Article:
Teachers should use every relevant subject to develop pupils’ mathematical fluency. Confidence in numeracy and other mathematical skills is a precondition of success across the national curriculum.

*– National Curriculum in England Framework Document, September 2013, p10*

### Connections within Mathematics

#### Making connections to other topics within this year group

**Addition and subtraction**

- add and subtract numbers mentally including:
- a three-digit number and ones
- a three-digit number and tens
- a three-digit number and hundreds

- solve problems, including missing number problems, using number facts, place value, and more complex addition and subtraction

When working on measurement and/or addition and subtraction there are opportunities to make connections between them, for example:

Finding totals and change in money problems, e.g. Ali spent £2.50 on a packet of pencils and £4.75 on a pencil case. What was her change from £10?

Adding/subtracting different lengths, masses or capacities e.g. Sam had two litres of juice in a jug. He poured 750ml into his flask. How much juice was left in the jug?

Solving problems that involve adding times and finding the differences between them e.g. Sally went to the park at 4 o’clock, she left for home at 5:15. For how long was she at the park? The train left Leicester station at 2:15pm. It took one hour and 55 minutes to arrive in London. At what time did the train arrive in London?

**Multiplication and division**

- recall and use multiplication and division facts for the 3, 4 and 8 multiplication tables

When working on measurement and/or multiplication and division there are opportunities to make connections between them, for example: Comparing measurements, e.g. this pencil is 5cm in length. That pencil is 3 times longer. How long is the longer pencil?

**Fractions**

- count up and down in tenths; recognise that tenths arise from dividing an object into 10 equal parts and in dividing one-digit numbers of quantities by 10
- recognise and use fractions as numbers: unit fractions and non-unit fractions with small denominators

When working on measurement and/or fractions there are opportunities to make connections between them, for example:

A millimetre is 1/10 of a centimetre, ½ a kilogram is 500g, 1/10 of a litre is 100ml

Showing ¼ past, ½ past and ¼ to the hour on an analogue clock ¼ of an hour is 15 minutes, ½ and hour is 30 minutes, ¾ of an hour is 45 minutes

#### Making connections to this topic in adjacent year groups

**Year 2**

Statutory requirements:

- choose and use appropriate standard units to estimate and measure length/height in any direction (m/cm); mass (kg/g);temperature(0C); capacity (litres/ml) to the nearest appropriate unit, using rulers, scales, thermometers and measuring vessels
- compare and order lengths, mass, volume/capacity and record the results using >, < and =
- recognise and use symbols for pounds (£) and pence (p); combine amounts to make a particular value
- find different combinations of coins that equal the same amount of money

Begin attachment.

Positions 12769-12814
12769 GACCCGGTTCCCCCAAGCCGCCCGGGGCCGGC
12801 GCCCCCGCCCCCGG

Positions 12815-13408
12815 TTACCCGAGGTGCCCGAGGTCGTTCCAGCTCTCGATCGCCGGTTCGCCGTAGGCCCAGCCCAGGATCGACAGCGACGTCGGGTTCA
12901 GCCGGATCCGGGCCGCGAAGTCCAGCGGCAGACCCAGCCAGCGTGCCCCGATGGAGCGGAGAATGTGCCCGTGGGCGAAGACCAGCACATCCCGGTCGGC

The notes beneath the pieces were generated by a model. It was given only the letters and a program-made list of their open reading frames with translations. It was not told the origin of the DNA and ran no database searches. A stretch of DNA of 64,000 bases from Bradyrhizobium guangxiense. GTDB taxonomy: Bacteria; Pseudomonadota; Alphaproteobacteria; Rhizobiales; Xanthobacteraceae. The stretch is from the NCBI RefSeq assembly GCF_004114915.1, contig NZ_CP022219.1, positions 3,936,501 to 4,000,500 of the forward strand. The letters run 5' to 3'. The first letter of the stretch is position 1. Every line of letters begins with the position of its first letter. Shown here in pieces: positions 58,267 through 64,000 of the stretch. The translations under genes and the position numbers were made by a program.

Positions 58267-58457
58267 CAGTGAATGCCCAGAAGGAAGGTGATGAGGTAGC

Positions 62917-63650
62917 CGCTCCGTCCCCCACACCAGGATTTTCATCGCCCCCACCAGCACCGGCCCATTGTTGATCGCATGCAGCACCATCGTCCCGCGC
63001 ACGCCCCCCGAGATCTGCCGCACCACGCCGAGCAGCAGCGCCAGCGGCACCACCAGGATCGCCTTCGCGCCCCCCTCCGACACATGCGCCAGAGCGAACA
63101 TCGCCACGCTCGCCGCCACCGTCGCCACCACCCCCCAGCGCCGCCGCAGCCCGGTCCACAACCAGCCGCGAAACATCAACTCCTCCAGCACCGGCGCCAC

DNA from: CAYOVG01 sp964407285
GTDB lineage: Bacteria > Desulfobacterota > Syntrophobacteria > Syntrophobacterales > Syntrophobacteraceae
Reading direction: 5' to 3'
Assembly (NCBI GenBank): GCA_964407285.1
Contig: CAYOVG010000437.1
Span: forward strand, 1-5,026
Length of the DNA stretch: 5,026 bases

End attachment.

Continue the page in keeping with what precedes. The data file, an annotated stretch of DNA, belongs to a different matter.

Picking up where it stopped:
- solve simple problems in a practical context involving addition and subtraction of money of the same unit, including giving change
- compare and sequence intervals of time
- tell and write the time to five minutes, including quarter past/to the hour and draw the hands on a clock face to show these times
- know the number of minutes in an hour and the number of hours in a day.

Notes and guidance:

Pupils use standard units of measurement with increasing accuracy, using their knowledge of the number system. They use the appropriate language and record using standard abbreviations.

They become fluent in telling the time on analogue clocks and recording it.

Pupils become fluent in counting and recognising coins. They read and say amounts of money confidently and use the symbols £ and p accurately, recording pounds and pence separately.

**Year 4**

Statutory requirements:

- convert between different units of measure (e.g. kilometre to metre, hour to minute)
- measure and calculate the perimeter of a rectilinear figure (including squares) in centimetres and metres
- find the area of rectilinear shapes by counting squares
- estimate, compare and calculate different measures, including money in pounds and pence
- read, write and convert time between analogue and digital 12 and 24-hour clocks
- solve problems involving converting from hours to minutes; minutes to seconds; years to months; weeks to days.

Notes and guidance:

Pupils build on their understanding of place value and decimal notation to record metric measures, including money.

They use multiplication to convert from larger to smaller units. Perimeter can be expressed algebraically as 2(a + b) where a and b are the dimensions of the same unit.

Perimeter can be expressed algebraically as 2(a + b) where a and b are the dimensions in the same unit.

They relate area to arrays and multiplication.

### Cross-curricular and real life connections

Measurement is a practical application of mathematics in real life. For example, during most days of our lives we work with money. We often estimate and/or calculate length, mass, capacity and time e.g. how long it will take us to travel somewhere, what time we need to leave home to get to an appointment, how much water to put in the kettle to make a mug of coffee.

Within the science curriculum there are many opportunities to connect with measurement, for example in the Programme of Study: working scientifically, it states that during years 3 and 4, pupils should be taught to use practical scientific methods, processes and skills through the teaching of the programme of study content, e.g.

- setting up simple practical enquiries, comparative and fair tests
- making systematic and careful observations and, where appropriate, taking accurate measurements using standard units, using a range of equipment, including thermometers and data loggers